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Conclusion

From "The Illustration Of The Catskill Mountains" (1881)
By H. Schile

THAT portion of the Catskills included in the three counties, Ulster, Greene and Delaware, partakes so largely of the beautiful, the grand and the magnificent, that not even the most picturesque scenes of Switzerland can approach them in their proud beauty! To gain a thorough view of all the splendors of these mountains, one must spend at least five summers within their large expanse, going every year somewhere else within their boundaries; every- year will then reveal something new, something apparently still more beautiful than all that had previously been admired.

The most valuable advice one can take with him is not to remain cooped up in his boarding-house all day. To thoroughly enjoy the season in the Catskills, the visitor must make up his mind to roam about, either alone, or in company with others, for parties of tourists are easily made up. He should wander in every direction, towards every quarter; up hill and down-hill, now to find the source of some rivulet, tomorrow to gaze at the gigantic trees of the forest, at another time to discover a mocking-bird's nest; it should be his constant endeavor to enjoy all the beauties that Nature has so generously spread before him! This gives strength and vigor to mind and body, and surely a trip to the Catskills is undertaken with no other purpose, than that of enlivening the body, heart and soul!

Considering how near to this great metropolis these mountains are, one would almost be led to imagine that Nature intentionally put them there for our benefit.

Thousands of children of our poorer classes, who suffer and die in the scorching heat would be saved if they could but escape from the filth and disease of the hot city, into the balmy, fresh air of the Catskills.

Why aren't there not a few more Peter Coopers in the city of New York ? Why do not the noble philanthropists of this great city (and no other city can boast of so many public-spirited men as ours) turn their attention to the practical branches of Charity and Benevolence?

Why does not some millionaire secure to the suffering children, the enjoyments of health and life? If he did so, he would immortalize himself, and acquire a name that would outlive all the obelisks!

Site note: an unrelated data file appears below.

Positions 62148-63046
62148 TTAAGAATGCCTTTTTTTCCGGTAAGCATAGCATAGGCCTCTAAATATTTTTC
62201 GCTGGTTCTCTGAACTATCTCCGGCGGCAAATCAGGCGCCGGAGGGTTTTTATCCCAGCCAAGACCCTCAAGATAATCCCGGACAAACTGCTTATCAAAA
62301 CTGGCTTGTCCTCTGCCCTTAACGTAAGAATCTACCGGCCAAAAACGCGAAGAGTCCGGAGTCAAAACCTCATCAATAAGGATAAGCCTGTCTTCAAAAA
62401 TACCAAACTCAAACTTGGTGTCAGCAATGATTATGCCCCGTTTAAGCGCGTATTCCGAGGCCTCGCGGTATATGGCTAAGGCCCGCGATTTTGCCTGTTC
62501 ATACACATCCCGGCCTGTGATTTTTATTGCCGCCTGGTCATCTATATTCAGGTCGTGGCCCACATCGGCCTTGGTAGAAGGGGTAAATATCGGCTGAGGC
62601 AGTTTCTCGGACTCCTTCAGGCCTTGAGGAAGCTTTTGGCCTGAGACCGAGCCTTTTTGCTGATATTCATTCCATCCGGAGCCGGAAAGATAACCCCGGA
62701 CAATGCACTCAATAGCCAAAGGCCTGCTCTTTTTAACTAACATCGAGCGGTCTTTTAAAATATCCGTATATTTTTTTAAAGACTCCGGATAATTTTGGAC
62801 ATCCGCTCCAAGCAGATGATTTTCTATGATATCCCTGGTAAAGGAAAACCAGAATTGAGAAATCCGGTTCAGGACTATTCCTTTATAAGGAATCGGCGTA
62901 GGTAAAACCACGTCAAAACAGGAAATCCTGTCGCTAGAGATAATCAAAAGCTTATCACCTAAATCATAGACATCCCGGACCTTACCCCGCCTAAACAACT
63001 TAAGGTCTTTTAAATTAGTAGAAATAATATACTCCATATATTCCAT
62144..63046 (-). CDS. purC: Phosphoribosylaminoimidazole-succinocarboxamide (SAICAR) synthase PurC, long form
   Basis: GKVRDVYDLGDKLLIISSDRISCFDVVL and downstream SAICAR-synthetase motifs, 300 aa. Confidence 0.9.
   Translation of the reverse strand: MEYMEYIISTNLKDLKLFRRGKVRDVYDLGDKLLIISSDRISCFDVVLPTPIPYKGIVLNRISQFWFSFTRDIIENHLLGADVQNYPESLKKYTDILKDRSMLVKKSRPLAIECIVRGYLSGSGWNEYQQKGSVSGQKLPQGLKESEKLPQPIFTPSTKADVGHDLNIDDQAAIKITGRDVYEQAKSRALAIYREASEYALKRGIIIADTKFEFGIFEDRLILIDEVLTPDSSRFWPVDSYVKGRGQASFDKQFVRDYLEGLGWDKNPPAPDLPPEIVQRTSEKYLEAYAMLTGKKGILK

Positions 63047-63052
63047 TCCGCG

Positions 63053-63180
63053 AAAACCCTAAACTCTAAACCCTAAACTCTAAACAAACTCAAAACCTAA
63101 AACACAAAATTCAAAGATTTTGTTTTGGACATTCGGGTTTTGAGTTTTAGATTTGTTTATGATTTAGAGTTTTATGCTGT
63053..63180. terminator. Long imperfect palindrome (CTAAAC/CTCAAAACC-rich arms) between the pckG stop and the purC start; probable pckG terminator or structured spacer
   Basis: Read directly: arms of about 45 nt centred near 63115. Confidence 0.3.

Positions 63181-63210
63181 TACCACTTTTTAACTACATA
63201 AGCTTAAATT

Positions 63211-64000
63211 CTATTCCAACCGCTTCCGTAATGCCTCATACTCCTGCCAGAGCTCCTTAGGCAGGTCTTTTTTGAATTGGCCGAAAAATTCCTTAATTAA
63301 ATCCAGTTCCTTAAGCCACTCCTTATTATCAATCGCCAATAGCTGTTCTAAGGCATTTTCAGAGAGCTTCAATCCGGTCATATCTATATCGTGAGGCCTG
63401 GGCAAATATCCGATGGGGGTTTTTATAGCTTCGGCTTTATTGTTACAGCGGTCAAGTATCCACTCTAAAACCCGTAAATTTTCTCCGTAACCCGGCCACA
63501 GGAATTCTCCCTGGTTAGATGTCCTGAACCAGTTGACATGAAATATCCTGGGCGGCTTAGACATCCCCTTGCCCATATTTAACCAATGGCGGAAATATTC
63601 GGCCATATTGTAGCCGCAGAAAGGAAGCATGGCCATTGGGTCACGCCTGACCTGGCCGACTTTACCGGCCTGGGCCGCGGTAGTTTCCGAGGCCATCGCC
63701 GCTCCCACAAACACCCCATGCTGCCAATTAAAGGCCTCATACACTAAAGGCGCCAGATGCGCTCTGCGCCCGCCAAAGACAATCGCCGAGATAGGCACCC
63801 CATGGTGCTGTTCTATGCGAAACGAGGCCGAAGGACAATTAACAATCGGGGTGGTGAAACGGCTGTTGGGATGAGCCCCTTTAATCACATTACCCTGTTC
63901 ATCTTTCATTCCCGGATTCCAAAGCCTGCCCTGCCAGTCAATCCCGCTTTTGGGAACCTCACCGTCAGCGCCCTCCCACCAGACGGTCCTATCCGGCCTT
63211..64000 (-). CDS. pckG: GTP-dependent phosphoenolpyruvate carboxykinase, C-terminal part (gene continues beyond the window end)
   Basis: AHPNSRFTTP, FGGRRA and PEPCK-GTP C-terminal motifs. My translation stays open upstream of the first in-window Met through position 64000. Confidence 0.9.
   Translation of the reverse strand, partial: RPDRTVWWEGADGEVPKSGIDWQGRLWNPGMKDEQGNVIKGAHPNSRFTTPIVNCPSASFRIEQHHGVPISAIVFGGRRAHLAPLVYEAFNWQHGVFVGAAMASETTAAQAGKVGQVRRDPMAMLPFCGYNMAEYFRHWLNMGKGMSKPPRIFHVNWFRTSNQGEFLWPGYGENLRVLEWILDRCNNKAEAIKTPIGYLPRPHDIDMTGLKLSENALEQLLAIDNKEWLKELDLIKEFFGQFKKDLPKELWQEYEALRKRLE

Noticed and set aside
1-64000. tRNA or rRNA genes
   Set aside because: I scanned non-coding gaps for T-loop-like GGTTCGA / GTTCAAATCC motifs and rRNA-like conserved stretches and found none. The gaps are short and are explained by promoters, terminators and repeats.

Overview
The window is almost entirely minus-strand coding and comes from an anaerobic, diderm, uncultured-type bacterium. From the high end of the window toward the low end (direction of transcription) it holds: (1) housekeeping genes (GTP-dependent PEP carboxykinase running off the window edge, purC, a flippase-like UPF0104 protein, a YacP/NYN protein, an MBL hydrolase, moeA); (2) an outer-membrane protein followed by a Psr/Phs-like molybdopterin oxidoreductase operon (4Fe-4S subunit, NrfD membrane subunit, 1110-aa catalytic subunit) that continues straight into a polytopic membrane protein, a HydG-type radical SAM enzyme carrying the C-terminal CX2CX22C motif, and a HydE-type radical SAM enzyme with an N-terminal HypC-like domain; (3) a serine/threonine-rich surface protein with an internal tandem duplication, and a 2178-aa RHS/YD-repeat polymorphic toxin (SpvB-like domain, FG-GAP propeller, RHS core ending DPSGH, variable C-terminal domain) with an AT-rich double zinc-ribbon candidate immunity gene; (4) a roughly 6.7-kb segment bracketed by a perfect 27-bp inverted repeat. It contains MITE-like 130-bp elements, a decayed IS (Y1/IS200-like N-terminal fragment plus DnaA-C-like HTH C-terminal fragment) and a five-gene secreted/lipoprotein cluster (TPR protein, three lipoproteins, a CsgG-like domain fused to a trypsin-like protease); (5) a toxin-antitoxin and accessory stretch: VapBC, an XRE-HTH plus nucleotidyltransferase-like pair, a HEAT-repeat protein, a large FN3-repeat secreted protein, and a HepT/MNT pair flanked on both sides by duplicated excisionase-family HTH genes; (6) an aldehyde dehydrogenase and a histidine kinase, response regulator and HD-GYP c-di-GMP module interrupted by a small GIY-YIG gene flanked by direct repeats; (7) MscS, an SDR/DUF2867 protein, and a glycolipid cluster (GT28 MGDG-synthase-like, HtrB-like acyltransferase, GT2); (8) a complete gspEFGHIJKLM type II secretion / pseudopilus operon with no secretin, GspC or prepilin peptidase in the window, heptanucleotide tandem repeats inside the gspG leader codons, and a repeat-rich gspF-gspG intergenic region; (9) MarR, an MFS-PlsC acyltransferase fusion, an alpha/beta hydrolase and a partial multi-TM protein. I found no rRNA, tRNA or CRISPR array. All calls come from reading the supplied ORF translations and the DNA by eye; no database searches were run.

There are many who possess the means and can well afford to spend a summer in the Catskills, but they are needlessly extravagant. It is not necessary that a man should be enormously rich to take his family up there. There are numerous hotels, boarding and farm-houses to be found in the vicinity, and thus it is an easy matter to secure a house adapted to one's pecuniary means.

All that is necessary, is to address a letter to any of the houses herein mentioned, and for the conditions under which they will board you and your family, etc., etc. For this purpose I have prepared this illustrated work in a manner calculated to make it guide on which any one can implicitly rely. A mind and eye susceptible to the beauties of Nature will readily appreciate the love and enthusiasm with which I have endeavored to describe the splendor of the Catskill Mountains, which seems to grow greater every day. Such minds and such eyes will bear witness to the truthfulness and fidelity of my descriptions.

And even those who are not so aesthetic in their tastes, but prefer the busy life of the town, and the pleasures of the city, even these I say, will gladly embrace an opportunity to repair to these Catskill Mountains, and to enjoy, amidst joyous shouts and cheerful songs, the recreation which no city can afford!

True it is, that in these mountains one's pleasures must necessarily be of a different nature than those enjoyed in the city, but they are by no means less entertaining.

The journey from New York to the Catskills, right into the midst of the mountains, costs but very little, the small sum of $1.50, including the trip on the beautiful Hudson. You can take the Albany day-boat for Rondout, or a boat that leaves Pier 34, N. R., daily, at 4 p.m., and on Saturdays at 1 o'clock, for Rondout; then take Ulster & Delaware Railroad for any of the Stations. If you take the Hudson River Railroad to Rhinebeck, you can cross to Rondout by means of the ferry.

I beg leave to call the attention of everybody, especially of those living in large cities, to the vast superiority of the balmy mountain air, over the city's foul odors, and to the beneficial effect this change has upon the constitution. This change of air is of unutterable advantage to those who have for a long time previous breathed the salt air of the sea and the dust of the cities.

Frenchmen say that champagne lies in the, air, and physicians, appreciating this, frequently send their patients into the mountainous country, thus acknowledging Nature as more potent in her influence than all the resources of their art.

How charming is the life in the mountains! Away up on the summit of some lofty peak, how securely, how sweetly we sleep! No fear that the long-legged musicians from the Jersey Coast will ring their battle-songs into your ears, and dance their warwhoop before your eyes. No: the mosquito—that pest of the city and of the sea-shore, be it however fashionable—is unknown in the mountains.

Fever and ague are exiled from the Catskills by the fresh, sweet air of the mountains. Every one who is sickly, fatigued and worn out, becomes imbued with new life, strength and vigor, with elasticity of mind and freshness of heart.

I trust that the public will give this illustrated work the attention which it deserves. The author will show his gratitude by endeavoring to discover every year new fruits of interest to which he may turn the attention of his generous patrons.

 

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